• Mikel Landa is the fourth designated leader from Team Sky to abandon or not start the Giro d'Italia in as many years. (Getty Images)Source: Getty Images
Could Team Sky's pattern of woe at recent Giri d'Italia be purely coincidental, asks Anthony Tan?
Cycling Central
21 May 2016 - 6:37 PM  UPDATED 21 May 2016 - 8:44 PM

Is it just coincidence that in four out of the last four years, Team Sky's designated leader for the Giro d'Italia has either failed to finish or failed to even start the race?

In 2013 Bradley Wiggins, the reigning Tour de France champion, decided to give the Giro a nudge. His slow build-up seemed ideal, finishing fifth at the Volta Catalunya and the Giro del Trentino, but a combination of skittish descending in the wet and a chest infection led to his abandon after 12 stages. Rigoberto Urán, riding for Sky at the time, salvaged their race by finishing second overall to Vincenzo Nibali, who was head and shoulders above the rest.

"Their overwhelming insistence on science and data may work for a rider like Chris Froome but appears problematic for others."

Reward for his loyalty and performance at the previous two Tours de France, Richie Porte was promised leadership at La Corsa Rosa the year following. He came out firing and won the first of his hat-trick of Willunga summit finishes at the Tour Down Under, then ran second to Alejandro Valverde at the Vuelta Andalucia. But those were early days and what followed were a quartet of inauspicious DNFs - Tirreno-Adriatico, Catalunya, Liège-Bastogne-Liège and Tour de Romandie - which, unsurprisingly, saw him miss the Grande Partenza in Belfast.

In 2015 the Tasmanian got a second chance and this time things looked very good indeed, albeit a little too good: another Willunga stage and second overall at Down Under; a resounding second Paris-Nice; overall victory at Catalunya; and another GC win at Trentino. A week-and-a-half at the Giro and he was already cooked. He fell ill, and, in the first individual time trial, finished a miserable 55th, 4'20 down on his team-mate Vasil Kiryienka. The next day to Madonna di Campiglio he lost 27 minutes to stage winner Mikel Landa. Game over.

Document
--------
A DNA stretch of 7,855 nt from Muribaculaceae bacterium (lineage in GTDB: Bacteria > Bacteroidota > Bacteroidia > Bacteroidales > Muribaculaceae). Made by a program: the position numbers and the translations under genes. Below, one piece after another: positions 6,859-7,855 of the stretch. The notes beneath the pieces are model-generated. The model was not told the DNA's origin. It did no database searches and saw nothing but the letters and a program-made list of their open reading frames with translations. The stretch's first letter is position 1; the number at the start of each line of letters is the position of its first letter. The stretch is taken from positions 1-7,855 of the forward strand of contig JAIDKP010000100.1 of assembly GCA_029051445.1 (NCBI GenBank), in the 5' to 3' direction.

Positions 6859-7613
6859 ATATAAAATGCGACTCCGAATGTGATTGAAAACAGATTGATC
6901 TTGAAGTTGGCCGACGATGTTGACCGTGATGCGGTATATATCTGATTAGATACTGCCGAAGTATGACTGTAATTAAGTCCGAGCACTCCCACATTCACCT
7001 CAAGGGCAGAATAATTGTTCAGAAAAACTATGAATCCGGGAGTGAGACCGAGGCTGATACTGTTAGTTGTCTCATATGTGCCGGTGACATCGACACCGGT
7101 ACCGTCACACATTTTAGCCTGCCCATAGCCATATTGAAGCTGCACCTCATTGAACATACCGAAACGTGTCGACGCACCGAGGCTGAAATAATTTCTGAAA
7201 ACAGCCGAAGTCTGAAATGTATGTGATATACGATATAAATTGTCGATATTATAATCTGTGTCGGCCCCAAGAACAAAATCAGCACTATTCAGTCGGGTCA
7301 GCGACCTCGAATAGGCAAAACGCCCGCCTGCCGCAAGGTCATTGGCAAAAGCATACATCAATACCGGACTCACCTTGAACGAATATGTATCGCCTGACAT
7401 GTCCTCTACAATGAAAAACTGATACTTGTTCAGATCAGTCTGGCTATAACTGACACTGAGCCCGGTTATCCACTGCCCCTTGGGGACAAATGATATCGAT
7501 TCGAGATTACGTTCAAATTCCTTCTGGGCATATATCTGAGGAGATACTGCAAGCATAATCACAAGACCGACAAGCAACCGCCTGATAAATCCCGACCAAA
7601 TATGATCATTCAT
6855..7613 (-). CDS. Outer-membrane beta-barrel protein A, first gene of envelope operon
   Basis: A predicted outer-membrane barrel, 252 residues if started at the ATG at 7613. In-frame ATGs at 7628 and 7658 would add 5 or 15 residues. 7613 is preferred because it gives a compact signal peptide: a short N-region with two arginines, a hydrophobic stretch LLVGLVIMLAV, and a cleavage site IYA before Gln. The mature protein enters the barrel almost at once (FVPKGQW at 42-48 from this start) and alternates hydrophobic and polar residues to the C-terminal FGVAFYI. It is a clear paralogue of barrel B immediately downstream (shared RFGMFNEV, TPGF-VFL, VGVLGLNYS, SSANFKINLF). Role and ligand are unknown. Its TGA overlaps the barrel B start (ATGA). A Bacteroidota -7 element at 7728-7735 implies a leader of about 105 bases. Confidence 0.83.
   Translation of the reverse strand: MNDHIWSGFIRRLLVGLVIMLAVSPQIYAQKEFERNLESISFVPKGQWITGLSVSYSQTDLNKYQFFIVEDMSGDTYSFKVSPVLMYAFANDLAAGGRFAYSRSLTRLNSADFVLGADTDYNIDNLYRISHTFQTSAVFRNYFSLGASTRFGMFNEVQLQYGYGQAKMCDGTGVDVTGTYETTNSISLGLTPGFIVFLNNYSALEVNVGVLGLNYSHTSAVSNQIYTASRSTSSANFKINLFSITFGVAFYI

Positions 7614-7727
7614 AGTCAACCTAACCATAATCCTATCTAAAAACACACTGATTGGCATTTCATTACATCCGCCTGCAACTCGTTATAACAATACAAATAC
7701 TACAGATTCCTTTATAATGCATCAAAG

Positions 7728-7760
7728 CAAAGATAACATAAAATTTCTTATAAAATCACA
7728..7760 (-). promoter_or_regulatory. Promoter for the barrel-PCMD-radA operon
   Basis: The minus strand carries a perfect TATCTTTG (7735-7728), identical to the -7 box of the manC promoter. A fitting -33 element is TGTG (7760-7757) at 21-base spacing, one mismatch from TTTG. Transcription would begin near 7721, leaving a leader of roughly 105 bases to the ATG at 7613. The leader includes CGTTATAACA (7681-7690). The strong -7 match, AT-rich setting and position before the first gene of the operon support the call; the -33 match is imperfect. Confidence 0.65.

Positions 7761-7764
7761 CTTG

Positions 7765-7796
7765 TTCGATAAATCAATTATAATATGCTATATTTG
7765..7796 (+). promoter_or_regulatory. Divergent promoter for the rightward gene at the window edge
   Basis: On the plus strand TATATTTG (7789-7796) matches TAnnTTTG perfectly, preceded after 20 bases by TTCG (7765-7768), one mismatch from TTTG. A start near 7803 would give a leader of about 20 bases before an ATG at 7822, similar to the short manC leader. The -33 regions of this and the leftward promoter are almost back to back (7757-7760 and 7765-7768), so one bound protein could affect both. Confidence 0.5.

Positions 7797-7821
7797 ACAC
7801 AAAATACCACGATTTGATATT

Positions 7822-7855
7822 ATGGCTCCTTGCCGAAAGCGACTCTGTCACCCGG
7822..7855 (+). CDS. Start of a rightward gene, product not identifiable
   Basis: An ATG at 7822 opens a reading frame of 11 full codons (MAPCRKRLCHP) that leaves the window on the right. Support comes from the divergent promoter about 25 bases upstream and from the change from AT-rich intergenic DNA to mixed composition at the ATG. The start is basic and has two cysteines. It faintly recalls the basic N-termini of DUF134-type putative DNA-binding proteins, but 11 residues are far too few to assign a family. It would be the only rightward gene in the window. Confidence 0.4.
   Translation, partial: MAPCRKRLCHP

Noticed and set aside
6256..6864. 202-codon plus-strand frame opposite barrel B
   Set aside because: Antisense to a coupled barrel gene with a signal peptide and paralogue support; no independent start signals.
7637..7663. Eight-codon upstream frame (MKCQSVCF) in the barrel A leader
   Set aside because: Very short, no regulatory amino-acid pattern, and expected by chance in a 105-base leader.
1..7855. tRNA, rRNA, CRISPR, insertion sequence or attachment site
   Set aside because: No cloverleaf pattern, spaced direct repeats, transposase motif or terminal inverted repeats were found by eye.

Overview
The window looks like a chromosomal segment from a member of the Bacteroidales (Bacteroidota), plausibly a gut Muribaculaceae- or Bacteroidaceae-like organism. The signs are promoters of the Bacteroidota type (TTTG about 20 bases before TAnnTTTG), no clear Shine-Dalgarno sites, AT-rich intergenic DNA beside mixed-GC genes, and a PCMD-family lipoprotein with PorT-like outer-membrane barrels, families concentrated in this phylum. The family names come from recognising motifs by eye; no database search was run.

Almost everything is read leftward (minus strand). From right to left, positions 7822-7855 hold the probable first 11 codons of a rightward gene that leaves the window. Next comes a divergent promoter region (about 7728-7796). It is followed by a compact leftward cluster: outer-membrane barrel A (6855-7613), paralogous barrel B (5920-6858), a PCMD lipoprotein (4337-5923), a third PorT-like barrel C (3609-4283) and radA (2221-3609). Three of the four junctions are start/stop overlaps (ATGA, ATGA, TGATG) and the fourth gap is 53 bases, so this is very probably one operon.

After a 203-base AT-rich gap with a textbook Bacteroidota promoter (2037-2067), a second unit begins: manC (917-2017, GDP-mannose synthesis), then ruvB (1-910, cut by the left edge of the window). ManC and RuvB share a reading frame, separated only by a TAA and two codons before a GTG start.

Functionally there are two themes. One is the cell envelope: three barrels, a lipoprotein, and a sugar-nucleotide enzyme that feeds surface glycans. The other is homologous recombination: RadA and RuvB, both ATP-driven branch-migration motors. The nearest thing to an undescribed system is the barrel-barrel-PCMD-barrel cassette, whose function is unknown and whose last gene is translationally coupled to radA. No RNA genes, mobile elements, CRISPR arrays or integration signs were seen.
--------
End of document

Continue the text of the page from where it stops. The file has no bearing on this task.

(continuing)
Last off-season, they acquired (i.e., paid a shedload of cash for) Landa's signature and made him leader at this year's Giro. Though like Porte the year previous, he overtrained and was firing all cylinders at Trentino but didn't even get halfway in the one that mattered. Mikel Nieve's stage win Friday to Cividale del Friuli provided cold comfort (interestingly, each of the Spaniard's three Grand Tour stage wins have come after his team leader has faltered, earning him the dubious moniker of a consolation prize specialist), as one cannot overlook this inglorious fact: for the fourth consecutive year, Team Sky's designated leader has faltered and foundered well before the final hurdle.

Their overwhelming insistence on science and data may work for a rider like Chris Froome or Bradley Wiggins but appears problematic for others, who are perhaps more suited to training and racing on "experience and feel", which is how Cycling Central commentator Robbie McEwen said he went about things throughout his 17-year professional career; clearly, it did him no harm. From what I understand Alberto Contador, Nairo Quintana, Alejandro Valverde, Rafal Majka and Esteban Chaves also fall into the mind over (power) meter category, even if some of them use such gadgets, though generally only in training.

This is not so much to dismiss sports science, physiology and psychology, nor is it to say outright Team Sky is focused on Froome and the Tour de France at the expense of all others, although there may be slivers of truth in that. It is more to say each athlete will respond differently - sometimes wildly - to a set training/racing program, and it is just as, if not more, important, to listen to your mind and body as it is the team doctor, coach, or sport director.

And with respect to Grand Tours, it is far better to go in underdone than all guns blazing. For the GC rider, these races always have been, and always will be, won in the final week.